The scrims were constructed with a delicate intertwined cork-screw design, similar to the coil drapes originally invented for fireplace screens and are held by tensioned cables securing the top and bottom, preventing more than modest movement in case of heavy winds. Schwendinger collaborated with the other designers to specify everything, from the gauge of steel and the openness of the weave in the scrims to the brightness, hue and matte of the paving on the Promenade, to achieve the right affect of light between the vertical scrim planes and the horizontal path plane below.

Seeking the most effective way to transpose the drama of performance and stagecraft from within the auditorium onto an outdoor promenade, Schwendinger studied the size and serial positioning of the screens. “We arrived at a solution consisting of two or three lights per 900 to 1,800-square-foot-scrim. We used the musical score structure as a tool to orchestrate the colors and timing of the colors; where you have music on the vertical axis, and time on the horizontal axis, the scrims become our musical instruments,” states Schwendinger. The visual score is designated in bars with changing colors based on thematic motifs that specify chroma, contrast and pacing—as in musical composition.

To test and pre-visualize spatial characteristics, a digital diagram was created to represent elevation and perspective. Utilizing these tools, time and color were mapped for every second into the perspective and elevation views.


At night the Promenade transforms into a mystical passageway. Opera may be going on inside, but the dramatic performance continues outside the hall’s 130-ft-long, 68-ft-tall serpentine, glass curtain wall with four distinct color compositions that play out like music. Dreaming in Color. Copyright 2003 Archiphoto/Eduard Hueber

The four resulting color compositions—“Aquamarine, A Beguiling Song,” “Sleepwalk Into Primary Red-Blue-Green,” “Within the Northern Lights” and “Of Rothko, Section and Plane”—were programmed over a week of all-night sessions and after hundreds of hours of development through modeling and mock-ups. At the conclusion of the on-site focus and programming, “Dreaming in Color” shimmered, with planes of light hovering above the ground as passersby and cars stopped and applauded.

The result is the perfect urban portal, bringing the drama of the theater outdoors by transporting visitors down an illuminated walkway playing dynamic visual “music,” changing in range and tone—much like the opera playing inside. The difference is—you don’t need a ticket to see this show. In creating that transition space, says Schwendinger, “Our mandate was to bring the drama to the public and non-ticketed realm—so that the public could enjoy something wonderfully dramatic and wonderfully grand—whether they bought tickets to the various ballet or opera events or not.”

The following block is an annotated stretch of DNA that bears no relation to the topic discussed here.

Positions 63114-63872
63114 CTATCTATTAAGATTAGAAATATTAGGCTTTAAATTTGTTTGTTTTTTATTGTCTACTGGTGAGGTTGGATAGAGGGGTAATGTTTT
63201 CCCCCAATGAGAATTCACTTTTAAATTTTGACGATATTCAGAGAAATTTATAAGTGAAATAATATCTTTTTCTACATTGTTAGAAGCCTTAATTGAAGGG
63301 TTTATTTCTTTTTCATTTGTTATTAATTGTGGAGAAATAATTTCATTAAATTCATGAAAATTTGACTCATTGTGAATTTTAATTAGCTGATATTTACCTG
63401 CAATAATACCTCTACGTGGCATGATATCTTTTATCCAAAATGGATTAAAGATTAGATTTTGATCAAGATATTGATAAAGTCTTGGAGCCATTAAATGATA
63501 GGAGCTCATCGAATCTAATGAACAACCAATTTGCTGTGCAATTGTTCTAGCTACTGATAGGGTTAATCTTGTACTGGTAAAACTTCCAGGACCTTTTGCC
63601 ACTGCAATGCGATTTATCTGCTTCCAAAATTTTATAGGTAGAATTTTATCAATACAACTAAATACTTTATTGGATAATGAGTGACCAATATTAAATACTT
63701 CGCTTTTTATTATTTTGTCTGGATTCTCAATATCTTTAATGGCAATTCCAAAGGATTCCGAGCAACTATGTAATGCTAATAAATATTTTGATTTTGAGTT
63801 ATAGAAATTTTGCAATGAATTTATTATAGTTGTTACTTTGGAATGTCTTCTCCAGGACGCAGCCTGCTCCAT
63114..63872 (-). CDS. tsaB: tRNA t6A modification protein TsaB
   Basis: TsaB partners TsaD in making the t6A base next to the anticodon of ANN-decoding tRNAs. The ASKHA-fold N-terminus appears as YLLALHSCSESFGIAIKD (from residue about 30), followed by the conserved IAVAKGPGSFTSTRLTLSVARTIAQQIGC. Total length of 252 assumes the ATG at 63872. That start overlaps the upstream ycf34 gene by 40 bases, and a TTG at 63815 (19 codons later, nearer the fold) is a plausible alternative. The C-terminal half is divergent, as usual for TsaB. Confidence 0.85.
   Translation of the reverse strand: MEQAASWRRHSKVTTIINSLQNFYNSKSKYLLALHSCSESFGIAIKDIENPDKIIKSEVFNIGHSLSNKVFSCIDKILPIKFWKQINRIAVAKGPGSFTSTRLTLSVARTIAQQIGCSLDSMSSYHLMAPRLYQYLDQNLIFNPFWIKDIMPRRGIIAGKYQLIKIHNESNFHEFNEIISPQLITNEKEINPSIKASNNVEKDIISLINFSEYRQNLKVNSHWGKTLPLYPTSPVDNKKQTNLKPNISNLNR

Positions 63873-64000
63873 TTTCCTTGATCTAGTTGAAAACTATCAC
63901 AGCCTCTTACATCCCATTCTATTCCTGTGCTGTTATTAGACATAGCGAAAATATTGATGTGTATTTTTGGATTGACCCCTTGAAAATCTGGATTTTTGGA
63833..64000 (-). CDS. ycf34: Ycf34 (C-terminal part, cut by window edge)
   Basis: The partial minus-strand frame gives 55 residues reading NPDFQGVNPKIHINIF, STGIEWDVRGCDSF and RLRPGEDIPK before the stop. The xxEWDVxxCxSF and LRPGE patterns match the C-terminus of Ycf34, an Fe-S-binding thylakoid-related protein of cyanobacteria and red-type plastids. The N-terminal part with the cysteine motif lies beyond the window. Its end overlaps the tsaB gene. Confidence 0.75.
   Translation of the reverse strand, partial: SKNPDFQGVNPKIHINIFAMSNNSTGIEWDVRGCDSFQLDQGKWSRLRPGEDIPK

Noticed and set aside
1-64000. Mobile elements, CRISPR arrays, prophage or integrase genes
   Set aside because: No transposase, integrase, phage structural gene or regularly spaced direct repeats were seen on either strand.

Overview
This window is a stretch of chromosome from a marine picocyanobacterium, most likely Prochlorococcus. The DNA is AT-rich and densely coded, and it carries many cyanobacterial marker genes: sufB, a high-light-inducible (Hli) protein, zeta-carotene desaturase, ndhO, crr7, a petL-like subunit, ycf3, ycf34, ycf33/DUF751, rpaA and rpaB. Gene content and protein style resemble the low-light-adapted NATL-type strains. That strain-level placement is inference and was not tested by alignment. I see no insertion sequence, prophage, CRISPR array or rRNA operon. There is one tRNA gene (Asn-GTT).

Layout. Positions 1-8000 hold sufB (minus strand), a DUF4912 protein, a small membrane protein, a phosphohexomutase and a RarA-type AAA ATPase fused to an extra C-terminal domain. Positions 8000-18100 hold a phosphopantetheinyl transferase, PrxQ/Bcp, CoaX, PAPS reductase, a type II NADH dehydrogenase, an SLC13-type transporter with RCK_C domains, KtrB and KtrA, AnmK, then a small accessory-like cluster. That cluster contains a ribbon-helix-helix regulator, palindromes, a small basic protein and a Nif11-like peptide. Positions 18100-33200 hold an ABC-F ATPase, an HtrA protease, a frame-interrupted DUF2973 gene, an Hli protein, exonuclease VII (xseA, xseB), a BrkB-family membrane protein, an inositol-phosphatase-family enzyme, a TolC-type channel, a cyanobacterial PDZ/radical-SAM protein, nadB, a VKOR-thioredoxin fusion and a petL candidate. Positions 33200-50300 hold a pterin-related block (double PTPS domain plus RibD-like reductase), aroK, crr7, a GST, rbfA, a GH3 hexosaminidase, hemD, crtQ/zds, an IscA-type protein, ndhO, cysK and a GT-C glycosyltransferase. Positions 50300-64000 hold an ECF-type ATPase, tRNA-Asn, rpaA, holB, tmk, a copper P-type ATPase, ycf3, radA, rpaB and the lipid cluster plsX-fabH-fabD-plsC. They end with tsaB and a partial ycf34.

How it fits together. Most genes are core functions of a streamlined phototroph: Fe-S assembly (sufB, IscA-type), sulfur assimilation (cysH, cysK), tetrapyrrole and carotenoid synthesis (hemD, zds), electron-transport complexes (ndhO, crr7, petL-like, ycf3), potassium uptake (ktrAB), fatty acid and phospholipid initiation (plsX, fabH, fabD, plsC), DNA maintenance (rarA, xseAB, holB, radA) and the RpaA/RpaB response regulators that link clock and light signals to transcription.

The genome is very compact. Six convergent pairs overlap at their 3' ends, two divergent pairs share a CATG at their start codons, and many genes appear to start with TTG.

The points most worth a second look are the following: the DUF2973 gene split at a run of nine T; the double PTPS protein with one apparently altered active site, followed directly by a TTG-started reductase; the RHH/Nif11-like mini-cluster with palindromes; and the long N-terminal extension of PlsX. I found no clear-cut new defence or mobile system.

The artwork consists of four distinct compositions of color, light and time.The 2,500-square-foot water feature is designed to reflect the sky, the metal scrims and lighting effects at night. Thin sheets of water cover three tilted panels of quartzite stone paving. Each tilted stone panel is 48-feet-long and is subtly sloped toward the interior lobby as it flows into a stainless steel grille in the paving, creating a calming sound within the space. The entire water feature is universally accessible and allows for pedestrians of all ages and abilities to move across the water and interact with the reflected light from the scrims and the sky. A series of stone benches along the west edge of the water feature provide quiet places to rest and “people watch” across the shimmering water, as pedestrians move through the interior lobby, walk through the Promenade and play in the water.


At night the Promenade transforms into a mystical passageway. Opera may be going on inside, but the dramatic performance continues outside the hall’s 130-ft-long, 68-ft-tall serpentine, glass curtain wall with four distinct color compositions that play out like music. “White-on-White” transitional sequence. Copyright 2003 Archiphoto/Eduard Hueber

“The vision that drove “Dreaming in Color” from its conception to its actualization was that of offering a theatrical experience to all visitors of Seattle Center and McCaw Hall—whether ticket holders or not,” says Schwendinger. “This follows my intent as a public artist—to transport a building’s meaning from inside to outside for all to experience.”

The Landscape -- Kreielsheimer Promenade and South Terrace

The Kreielsheimer Promenade is a dramatic and unique meeting place for opera patrons and visitors to McCaw Hall that also creates a bright, dynamic, and welcoming public passage for the city, into the heart of the Seattle Center Campus. An extraordinary collaboration between disciplines can be seen in the landscape’s elegant integration of architecture, landscape, lighting, and theater.